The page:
Cite this asFreitas Matinha GH, Sanches de Andrade CE, De Campos CI (2023) Collection and delivery points in the last mile of cargo transportation: Sustainability benefits and challenges. Ann Environ Sci Toxicol 7(1): 061-065. DOI: 10.17352/aest.000071
Copyright© 2023 Freitas Matinha GH, et al. This is an open-access article distributed under the terms of the Creative Commons Attribution License, which permits unrestricted use, distribution, and reproduction in any medium, provided the original author and source are credited.
The present work aims to analyze sustainability aspects related to the use of lockers, collection points, and other forms of fixed points, by transporters and consumers, in the last mile of cargo transportation, as an alternative to home delivery. For this purpose, a literature review was performed. Three distinct platforms were researched using strings in three different languages, Portuguese, English, and Spanish. From these databases, 31 articles were selected, all of them according to the subject studied. The papers highlighted the advantages of this type of delivery, embracing not only the environmental gains but also the economic and social ones, such as the reduction of traffic congestion and an overall lower operational cost. Reduction of greenhouse gas emissions and atmospheric pollutants are shown in 23 papers; lower operating costs for transporters in 26 papers, while 23 articles address congestion reduction. The biggest challenge identified is the distance traveled by clients/pedestrians, cited 21 times.
The increasing awareness surrounding climate change and its main cause, the emission of greenhouse gases, pressured countries and companies to look for alternatives that could ensure sustainable economic growth. On the other hand, the economic prosperity of developing countries, fueled by the processes of globalization and connectivity through the use of online channels, promoted a scenario of a high volume of online purchases. In many cases, the origin of these products is far from their destination, thus requiring the use of transport, one of the leading consumers of energy and fossil fuels. Worldwide, most cargo transportation is carried out by road, generating 2.2 billion tons of carbon dioxide - CO2 annually .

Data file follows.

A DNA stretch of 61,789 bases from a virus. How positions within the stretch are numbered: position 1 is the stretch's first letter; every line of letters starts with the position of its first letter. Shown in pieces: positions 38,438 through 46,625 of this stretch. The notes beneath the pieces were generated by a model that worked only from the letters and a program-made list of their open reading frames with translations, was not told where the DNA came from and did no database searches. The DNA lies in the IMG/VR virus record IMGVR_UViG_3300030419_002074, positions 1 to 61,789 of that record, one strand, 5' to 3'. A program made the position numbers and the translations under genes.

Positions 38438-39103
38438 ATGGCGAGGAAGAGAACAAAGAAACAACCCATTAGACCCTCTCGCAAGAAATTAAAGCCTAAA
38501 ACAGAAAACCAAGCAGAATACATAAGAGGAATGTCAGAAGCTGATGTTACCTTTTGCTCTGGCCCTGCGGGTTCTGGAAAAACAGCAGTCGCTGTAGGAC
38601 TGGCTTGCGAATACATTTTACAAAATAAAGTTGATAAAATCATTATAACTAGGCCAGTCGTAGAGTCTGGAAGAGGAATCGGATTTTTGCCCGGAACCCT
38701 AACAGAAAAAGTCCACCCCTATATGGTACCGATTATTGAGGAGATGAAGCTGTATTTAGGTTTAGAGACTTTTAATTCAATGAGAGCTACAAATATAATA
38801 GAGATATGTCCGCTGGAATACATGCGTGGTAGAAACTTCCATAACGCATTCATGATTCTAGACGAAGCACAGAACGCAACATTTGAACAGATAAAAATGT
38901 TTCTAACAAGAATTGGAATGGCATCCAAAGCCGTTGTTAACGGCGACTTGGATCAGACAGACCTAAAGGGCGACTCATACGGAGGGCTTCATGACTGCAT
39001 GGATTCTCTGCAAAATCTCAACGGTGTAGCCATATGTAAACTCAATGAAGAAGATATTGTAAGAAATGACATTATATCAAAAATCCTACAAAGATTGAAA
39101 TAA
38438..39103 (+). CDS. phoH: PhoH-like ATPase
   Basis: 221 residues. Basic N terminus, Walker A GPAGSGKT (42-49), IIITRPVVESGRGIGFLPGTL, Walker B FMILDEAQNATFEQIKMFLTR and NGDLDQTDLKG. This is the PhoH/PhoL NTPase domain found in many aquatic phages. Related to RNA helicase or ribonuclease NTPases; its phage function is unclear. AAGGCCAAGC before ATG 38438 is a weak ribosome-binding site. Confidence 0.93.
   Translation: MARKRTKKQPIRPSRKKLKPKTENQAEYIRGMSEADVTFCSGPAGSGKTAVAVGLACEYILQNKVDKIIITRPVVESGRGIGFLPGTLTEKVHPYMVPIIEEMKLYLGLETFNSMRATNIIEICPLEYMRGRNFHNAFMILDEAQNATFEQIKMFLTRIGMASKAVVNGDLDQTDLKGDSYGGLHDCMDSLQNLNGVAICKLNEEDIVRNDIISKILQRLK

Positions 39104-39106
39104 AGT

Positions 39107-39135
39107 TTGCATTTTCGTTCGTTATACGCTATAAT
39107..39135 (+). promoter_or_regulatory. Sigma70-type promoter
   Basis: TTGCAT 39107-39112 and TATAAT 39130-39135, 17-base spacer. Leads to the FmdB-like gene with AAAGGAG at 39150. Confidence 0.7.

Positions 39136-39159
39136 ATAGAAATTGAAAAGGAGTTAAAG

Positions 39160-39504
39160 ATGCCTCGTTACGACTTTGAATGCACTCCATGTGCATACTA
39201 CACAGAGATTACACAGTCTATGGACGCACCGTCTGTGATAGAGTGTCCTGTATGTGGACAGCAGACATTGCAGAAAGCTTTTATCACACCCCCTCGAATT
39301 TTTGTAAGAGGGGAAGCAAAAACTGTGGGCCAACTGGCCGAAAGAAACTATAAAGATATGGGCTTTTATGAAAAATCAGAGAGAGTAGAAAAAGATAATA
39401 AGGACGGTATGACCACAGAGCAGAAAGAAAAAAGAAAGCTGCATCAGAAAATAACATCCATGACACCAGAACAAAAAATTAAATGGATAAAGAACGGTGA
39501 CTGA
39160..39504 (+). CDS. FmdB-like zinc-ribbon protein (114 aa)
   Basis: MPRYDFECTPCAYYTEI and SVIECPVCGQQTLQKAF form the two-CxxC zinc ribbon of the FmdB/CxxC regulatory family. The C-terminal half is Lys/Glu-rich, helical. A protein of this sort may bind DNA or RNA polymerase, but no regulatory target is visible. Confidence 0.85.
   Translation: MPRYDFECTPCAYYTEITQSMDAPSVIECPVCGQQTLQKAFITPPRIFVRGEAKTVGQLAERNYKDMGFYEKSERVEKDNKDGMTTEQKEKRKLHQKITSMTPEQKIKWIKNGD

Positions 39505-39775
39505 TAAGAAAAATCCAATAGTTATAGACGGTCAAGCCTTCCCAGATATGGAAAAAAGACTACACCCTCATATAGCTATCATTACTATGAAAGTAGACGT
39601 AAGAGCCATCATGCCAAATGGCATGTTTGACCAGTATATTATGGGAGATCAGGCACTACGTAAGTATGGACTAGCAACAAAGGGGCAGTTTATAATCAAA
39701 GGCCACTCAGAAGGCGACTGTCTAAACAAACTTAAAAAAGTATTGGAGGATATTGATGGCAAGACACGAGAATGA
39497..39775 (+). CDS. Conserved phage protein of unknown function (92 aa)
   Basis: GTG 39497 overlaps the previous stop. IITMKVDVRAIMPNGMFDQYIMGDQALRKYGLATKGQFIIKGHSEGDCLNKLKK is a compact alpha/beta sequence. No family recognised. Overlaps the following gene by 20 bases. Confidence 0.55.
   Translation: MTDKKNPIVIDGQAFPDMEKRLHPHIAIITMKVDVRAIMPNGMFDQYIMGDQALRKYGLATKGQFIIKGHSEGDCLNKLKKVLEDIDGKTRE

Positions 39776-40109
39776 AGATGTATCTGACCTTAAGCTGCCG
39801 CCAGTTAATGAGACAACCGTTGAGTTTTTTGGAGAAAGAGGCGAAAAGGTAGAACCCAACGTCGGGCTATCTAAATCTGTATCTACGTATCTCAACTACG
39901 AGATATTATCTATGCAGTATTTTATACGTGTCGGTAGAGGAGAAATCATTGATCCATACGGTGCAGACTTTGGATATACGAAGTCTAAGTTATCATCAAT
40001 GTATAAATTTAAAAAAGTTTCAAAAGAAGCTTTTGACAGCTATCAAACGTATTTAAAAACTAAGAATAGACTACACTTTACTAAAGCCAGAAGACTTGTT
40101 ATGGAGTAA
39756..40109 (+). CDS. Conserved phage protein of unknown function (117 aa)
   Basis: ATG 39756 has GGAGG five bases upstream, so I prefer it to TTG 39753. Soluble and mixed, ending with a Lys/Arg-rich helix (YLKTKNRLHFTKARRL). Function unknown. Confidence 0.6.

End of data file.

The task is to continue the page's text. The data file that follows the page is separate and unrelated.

One key step to the conclusion of these deliveries is known as the last mile. This final stage involves the trip done by a courier to the consumer, usually from a close distribution center. Although responding for a small fraction of the extension of the trip, the last mile usually corresponds to the highest operational cost, due to its nature of sprawling and diluted destinations. This aspect, combined with the possibility of not finding the customer at home resulting in a failed delivery , causes the circulation of several vehicles in order to complete the deliveries, increasing the transport cost .
A possibility to mitigate the problem exposed above is the use of Collection and Delivery Points (CDP), strategically distributed throughout the city. These spots, counting with structures such as lockers, boxes, drawers, or other types of containers, could temporarily hold the purchases of consumers. This mode of delivery would place the burden of traveling the last mile on the consumer but would transform the procedure of receiving the goods more flexibly, both for transporters and buyers. Additionally, it is expected that fewer trips done by motorized vehicles would translate into an environmentally-friendly operation, with less greenhouse gas emissions.